For the cases of this example, let’s say we have some 300 watt solar panels, and you’re looking to provide power for your home. You don’t have access to the grid and installing off-grid solar on your home is your best option for meeting your energy needs, well, you can refer to real case of our users and check out two articles below to get further information.

How many solar panels do I need for home uses

How many solar panels to power a house:In California, Florida, Massachusetts, Arizona, Washington

Let’s assume that each panel gets around 8 hours of sunlight per day on your rooftop. A 300 watt panel receiving 8 hours of sunlight per day will produce almost 2.5 kilowatt-hours per day. If we multiply this by 365 days per year, we get a solar output of about 900 kilowatt-hours annually. In short, each panel will provide 900 kilowatt-hours each year.

How much energy does your home use? Most data suggests that a typical American home (2,000 square feet home) consumes approximately 11,000 kilowatt-hours annually. So, when we divide our total consumption by the expected output of one solar panel, we see that roughly thirteen solar panels of this size would be enough to power a home of that size. If you have a smaller home or are powering an RV, your energy needs will be much lower, and you’ll need fewer panels. The video below will help you size solar components for your off-grid system such as batteries, inverters and controllers, except solar panels.

12v, 24v, or 48v? Which is best?

As you’re shopping you’ll come to learn that panels and inverters typically come in either 12, 24, or 48 volt options. Most RV’s and boats typically use 12V battery banks, so people usually stick with 12V panels. 12 volt systems used to be the standard for homes, but today, many larger home systems are rated at 24v or 48v.

12v systems are good for many DIY solar scenarios, such as RVs/motorhomes/vans, camper trailers, and small cabins or tiny homes. If your energy needs are around 1,000 to 5,000 watts, go for a 24 volt system. If your energy needs are over 3,000 watts, go for a 48 volt system. Large off-grid houses often use 48 volt systems.

How many batteries do I need?

As mentioned before, you’ll need a battery bank in an  off-grid solar installation. It’s very important to properly size your deep cycle battery bank. The amount of battery storage you need is based on your energy usage. Energy usage is measured in kilowatt hours. So if you need 500 watts for 8 hours per day, then your energy usage is 4kWh per day. A battery capacity of 4 to 8 kWh is usually sufficient for an average four-person home. Your energy needs may greatly differ from that depending on what you’re powering in your household or how big your home is.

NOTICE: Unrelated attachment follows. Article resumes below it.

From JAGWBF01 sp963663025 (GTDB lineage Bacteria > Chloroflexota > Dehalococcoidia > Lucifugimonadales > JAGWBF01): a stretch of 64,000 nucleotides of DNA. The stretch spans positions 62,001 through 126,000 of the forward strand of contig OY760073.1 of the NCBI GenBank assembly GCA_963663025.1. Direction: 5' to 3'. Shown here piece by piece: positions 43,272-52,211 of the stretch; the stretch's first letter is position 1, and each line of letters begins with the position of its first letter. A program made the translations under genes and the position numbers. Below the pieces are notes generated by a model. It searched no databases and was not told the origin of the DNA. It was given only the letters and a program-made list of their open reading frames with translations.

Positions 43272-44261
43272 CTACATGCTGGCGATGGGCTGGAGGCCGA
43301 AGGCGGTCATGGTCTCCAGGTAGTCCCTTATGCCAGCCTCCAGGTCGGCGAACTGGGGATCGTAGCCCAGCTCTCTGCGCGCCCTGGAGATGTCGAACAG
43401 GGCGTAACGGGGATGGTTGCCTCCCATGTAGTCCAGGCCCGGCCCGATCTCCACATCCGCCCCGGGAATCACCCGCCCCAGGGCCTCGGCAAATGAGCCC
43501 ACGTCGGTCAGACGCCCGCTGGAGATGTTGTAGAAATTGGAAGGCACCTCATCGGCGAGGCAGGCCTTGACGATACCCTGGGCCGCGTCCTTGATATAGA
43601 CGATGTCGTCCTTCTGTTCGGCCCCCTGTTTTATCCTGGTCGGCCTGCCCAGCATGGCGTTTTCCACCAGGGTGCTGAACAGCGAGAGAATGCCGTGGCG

How much does it cost to go off-grid in Australia?

Although the cost can vary from home, the cost of an off-grid system for a typical Australian home ranges between $25,000 – $45,000.

How much does it cost to go off-grid in the U.S.?

The cost of a full off-grid system for a home in the U.S. is comparable at around $30,000-$45,000. If you’re installing on a small home, cabin, or RV, that cost will be much less.


Installing an off grid  solar power system on your home, cabin, RV, or van is a great way to meet your energy needs if you live a remote or mobile lifestyle. Before you install any solar panels on your roof, make sure you take the time to accurately calculate your energy needs. Once you know how much energy you’re using, you’ll be equipped to build the perfect solar installation for your home. And if you want additional help, you can purchase one of Renogy’s solar panel kits to make going off-grid even more seamless and headache-free. Before you know it, you’ll be cooking and relaxing in your off-grid home, with the peace of mind knowing that you’ll have reliable, affordable energy access for years to come.

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A Guide to Installing Solar Panels On Van Or RV

Solar Panels 101: A Beginner's Guide

The Ultimate Guide To DIY Off-Grid Solar Systems

How many solar panels to power a house